Just over 20 years ago, a parade of ‘frequent flier’ ER patients with poorly managed chronic diseases caught the attention of nursing leadership at Louise Obici Memorial Hospital in
Suffolk. The conditions causing the most repeat ER visits at the time were diabetes and heart failure.
Many of those patients were indigent and uninsured. Many could not afford needed medications, which aggravated their conditions, causing ER visits time and again. It was a revolving door, into and out of the most expensive and least preventive form of health care. The term ‘Population Health’ was just entering the vocabulary of health care as hospital leaders devised a way to interrupt the costly and debilitating cycle of ER visits and readmissions. The hospital committed a full time nurse, Lisa Arrington, to visit patients’ homes to help manage chronic conditions, provide education on ways to stay healthier and connect them with free or reduced-price medications through pharmacy companies’ charity programs. They gave the new effort a name; the Community Health Outreach Program, or CHOP.
The program quickly outgrew Lisa Arrington. Over the next few years, it expanded to four
field nurses. In 2009, after the 2006 merger with Sentara Healthcare, CHOP began to transition away from grant funding through the Obici Foundation to a fully-supported hospital-based operation in 2012, consistent with the Sentara not-for-profit mission.
“It is a vital part of my practice for my indigent and underinsured patients,” wrote a cardiologist endorsing CHOP. “It has clearly reduced hospitalization and improved patient health…” “Our mutual patients have better medication and dietary compliance,” wrote an internal medicine physician. “The nurses have been a great help encouraging patients to keep their medical appointments.” Twenty years later, Lisa Arrington and her three colleagues are still on the road. They see patients in their homes, under bridges if necessary and on the street – whatever it takes to deliver compassionate care where patients are. They also perform home assessments to help resolve safety issues and connect patients with community resources. The panel hovers between 80 and 100 patients.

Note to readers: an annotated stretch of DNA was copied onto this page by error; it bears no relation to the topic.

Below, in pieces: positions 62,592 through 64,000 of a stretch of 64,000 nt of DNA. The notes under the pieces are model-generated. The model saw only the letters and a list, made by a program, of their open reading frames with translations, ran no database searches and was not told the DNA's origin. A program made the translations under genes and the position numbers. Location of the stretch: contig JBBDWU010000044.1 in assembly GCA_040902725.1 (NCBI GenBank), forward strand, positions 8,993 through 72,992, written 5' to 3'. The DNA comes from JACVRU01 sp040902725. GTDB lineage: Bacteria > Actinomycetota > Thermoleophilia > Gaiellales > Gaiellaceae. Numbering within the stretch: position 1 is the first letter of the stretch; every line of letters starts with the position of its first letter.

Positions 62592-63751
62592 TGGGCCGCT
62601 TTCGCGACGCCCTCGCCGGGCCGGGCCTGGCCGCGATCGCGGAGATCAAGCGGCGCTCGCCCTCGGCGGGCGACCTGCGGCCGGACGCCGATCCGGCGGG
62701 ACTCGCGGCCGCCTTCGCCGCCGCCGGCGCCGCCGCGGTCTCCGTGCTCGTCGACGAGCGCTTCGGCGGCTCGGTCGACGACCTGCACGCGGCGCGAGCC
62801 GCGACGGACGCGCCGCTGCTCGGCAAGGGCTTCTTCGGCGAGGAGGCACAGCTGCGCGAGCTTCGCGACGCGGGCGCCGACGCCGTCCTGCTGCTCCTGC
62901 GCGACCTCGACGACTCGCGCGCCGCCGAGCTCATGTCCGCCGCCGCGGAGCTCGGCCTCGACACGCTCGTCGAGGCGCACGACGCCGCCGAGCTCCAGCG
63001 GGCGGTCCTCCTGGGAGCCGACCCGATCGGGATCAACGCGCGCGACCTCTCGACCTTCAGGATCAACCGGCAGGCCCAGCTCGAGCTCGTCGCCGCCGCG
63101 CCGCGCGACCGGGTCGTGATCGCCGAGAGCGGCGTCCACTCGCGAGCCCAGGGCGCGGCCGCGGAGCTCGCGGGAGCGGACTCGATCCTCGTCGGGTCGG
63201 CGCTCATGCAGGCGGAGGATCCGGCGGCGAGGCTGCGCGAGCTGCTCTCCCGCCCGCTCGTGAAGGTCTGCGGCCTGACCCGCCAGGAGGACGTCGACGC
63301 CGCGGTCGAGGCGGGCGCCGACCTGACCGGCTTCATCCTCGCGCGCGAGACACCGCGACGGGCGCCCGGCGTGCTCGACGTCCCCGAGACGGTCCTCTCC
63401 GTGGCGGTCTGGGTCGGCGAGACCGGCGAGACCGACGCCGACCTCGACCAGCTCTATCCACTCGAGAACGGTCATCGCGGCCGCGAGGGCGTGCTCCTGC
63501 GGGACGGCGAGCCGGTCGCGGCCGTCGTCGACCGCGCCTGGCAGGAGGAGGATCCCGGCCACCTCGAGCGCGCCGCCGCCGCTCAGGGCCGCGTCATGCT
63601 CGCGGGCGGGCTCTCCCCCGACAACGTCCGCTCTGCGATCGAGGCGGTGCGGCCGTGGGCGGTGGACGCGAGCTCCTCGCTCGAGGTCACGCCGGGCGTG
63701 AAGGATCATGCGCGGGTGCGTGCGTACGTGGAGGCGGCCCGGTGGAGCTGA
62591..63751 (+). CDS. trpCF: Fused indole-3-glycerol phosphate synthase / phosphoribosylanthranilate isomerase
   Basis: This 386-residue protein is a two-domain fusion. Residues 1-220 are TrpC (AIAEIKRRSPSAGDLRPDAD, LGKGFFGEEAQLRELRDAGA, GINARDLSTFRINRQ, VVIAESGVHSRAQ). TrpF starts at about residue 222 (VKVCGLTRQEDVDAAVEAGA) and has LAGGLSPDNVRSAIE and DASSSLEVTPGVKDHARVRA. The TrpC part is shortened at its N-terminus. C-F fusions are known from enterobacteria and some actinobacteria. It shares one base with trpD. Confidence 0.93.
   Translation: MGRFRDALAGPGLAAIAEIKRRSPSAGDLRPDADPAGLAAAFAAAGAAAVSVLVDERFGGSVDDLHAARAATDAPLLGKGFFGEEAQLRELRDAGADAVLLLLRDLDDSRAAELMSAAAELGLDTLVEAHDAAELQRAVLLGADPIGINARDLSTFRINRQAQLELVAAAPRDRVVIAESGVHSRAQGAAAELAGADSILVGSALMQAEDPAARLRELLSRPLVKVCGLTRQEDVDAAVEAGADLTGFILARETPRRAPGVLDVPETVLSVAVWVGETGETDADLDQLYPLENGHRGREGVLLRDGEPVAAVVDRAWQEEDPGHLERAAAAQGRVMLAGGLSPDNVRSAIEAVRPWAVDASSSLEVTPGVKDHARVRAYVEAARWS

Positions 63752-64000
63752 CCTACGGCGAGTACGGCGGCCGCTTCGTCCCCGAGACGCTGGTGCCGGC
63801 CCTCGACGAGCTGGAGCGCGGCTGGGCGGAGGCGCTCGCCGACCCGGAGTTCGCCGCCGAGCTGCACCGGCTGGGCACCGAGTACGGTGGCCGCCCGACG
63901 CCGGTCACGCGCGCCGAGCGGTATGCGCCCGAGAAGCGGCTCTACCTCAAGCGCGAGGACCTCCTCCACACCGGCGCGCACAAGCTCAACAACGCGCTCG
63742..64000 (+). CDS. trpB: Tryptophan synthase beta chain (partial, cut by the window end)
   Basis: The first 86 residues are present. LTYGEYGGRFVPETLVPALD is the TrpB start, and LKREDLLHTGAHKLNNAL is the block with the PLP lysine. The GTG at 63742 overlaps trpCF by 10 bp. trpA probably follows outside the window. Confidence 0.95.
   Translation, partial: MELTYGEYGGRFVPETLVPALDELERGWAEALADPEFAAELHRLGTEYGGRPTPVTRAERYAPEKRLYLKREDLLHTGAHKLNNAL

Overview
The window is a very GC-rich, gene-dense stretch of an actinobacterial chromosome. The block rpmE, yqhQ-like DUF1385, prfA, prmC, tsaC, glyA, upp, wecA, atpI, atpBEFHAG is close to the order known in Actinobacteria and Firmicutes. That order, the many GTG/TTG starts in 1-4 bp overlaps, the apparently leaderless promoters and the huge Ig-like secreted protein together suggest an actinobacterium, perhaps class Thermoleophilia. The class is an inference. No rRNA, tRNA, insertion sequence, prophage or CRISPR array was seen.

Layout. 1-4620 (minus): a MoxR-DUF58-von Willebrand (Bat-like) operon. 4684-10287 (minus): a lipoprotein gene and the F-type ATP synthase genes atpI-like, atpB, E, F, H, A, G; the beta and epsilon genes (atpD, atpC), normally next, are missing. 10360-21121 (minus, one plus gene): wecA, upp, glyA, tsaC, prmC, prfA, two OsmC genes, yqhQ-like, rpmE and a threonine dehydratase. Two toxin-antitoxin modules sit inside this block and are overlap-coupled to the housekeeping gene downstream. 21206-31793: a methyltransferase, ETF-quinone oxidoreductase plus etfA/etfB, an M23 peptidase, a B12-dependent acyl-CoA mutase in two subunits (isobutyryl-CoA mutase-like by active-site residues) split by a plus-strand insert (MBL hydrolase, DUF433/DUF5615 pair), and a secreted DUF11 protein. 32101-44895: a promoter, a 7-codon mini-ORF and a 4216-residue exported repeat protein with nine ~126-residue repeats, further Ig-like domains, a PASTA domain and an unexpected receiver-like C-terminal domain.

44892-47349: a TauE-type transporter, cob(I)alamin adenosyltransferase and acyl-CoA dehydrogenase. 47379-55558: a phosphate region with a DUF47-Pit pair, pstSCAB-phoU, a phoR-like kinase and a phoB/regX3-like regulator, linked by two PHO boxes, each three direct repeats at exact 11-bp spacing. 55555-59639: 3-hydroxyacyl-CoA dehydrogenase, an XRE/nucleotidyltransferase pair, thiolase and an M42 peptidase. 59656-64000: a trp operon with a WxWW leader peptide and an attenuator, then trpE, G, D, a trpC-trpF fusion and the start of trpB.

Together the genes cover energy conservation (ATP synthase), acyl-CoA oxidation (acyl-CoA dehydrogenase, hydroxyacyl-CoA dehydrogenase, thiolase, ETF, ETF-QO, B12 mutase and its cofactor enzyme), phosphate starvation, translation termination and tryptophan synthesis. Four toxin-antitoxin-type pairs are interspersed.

Lisa Arrington received a Sentara DAISY award in 2017 for extraordinary nursing, for driving a homeless man with congestive heart failure (CHF) to a rooming house and paying part of the rent to get him off the street in winter. DAISY awards are a national program in which patients and fellow employees can nominate nurses for above-and-beyond performance in support of patients and their families.
The list of conditions CHOP nurses monitor now includes pneumonia and sepsis after patients leave the hospital, plus chronic diseases like chronic obstructive pulmonary disease
(COPD) and hypertension, as well as the original diabetes and heart failure. They connect indigent patients with the Western Tidewater Free Clinic or the Community Health Center to establish medical homes and physician relationships. The goal is the same as 20 years ago when CHOP started – effective disease management to improve quality of life, reduce ER visits and hospital readmissions and lower the overall cost of care.
For 20 years of community-focused population health management, personal courage and creative solutions to overcome barriers to care, the CHOP program at Sentara Obici
Hospital received a ‘Health Care Heroes’ award from Inside Business magazine in February 2018.